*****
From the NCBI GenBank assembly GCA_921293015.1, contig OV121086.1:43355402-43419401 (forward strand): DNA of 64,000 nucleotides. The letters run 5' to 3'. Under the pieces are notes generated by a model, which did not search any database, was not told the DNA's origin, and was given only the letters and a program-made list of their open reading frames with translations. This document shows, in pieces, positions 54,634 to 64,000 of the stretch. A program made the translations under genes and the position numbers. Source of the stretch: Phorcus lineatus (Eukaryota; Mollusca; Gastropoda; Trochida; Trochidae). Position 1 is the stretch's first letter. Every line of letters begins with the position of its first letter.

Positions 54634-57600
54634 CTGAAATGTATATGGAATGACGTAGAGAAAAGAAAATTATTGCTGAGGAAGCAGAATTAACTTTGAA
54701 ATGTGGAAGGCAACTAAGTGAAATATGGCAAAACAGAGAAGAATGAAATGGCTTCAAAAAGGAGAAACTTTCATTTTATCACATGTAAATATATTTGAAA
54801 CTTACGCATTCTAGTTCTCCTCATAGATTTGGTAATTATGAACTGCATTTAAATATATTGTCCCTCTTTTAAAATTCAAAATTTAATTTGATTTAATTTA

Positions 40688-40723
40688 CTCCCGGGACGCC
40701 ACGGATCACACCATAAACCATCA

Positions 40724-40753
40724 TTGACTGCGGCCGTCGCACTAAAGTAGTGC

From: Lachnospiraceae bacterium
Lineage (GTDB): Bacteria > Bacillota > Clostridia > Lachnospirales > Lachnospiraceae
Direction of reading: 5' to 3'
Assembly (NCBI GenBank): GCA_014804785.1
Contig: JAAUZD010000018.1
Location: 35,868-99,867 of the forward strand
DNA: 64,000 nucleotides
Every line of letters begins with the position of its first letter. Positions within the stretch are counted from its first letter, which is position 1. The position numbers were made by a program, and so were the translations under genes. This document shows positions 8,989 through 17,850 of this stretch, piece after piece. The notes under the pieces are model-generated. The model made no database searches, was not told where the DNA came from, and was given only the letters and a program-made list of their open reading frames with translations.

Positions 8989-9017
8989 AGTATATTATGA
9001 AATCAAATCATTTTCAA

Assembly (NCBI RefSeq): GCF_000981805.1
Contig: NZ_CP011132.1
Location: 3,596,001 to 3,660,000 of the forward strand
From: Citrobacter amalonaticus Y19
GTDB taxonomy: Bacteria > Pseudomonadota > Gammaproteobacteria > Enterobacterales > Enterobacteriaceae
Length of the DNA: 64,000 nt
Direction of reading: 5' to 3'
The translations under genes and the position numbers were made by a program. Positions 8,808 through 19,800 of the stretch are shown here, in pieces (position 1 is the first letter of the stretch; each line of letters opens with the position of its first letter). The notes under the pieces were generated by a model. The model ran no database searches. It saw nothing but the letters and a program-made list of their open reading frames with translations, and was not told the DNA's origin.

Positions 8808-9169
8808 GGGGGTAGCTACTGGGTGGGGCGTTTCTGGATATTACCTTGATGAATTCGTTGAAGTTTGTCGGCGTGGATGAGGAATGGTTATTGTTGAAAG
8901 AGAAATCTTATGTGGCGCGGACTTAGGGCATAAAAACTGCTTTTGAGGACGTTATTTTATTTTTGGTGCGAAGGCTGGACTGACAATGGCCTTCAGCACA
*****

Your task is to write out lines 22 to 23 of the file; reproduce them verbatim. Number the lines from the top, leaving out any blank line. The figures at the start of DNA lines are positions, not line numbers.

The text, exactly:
Assembly (NCBI RefSeq): GCF_000981805.1
Contig: NZ_CP011132.1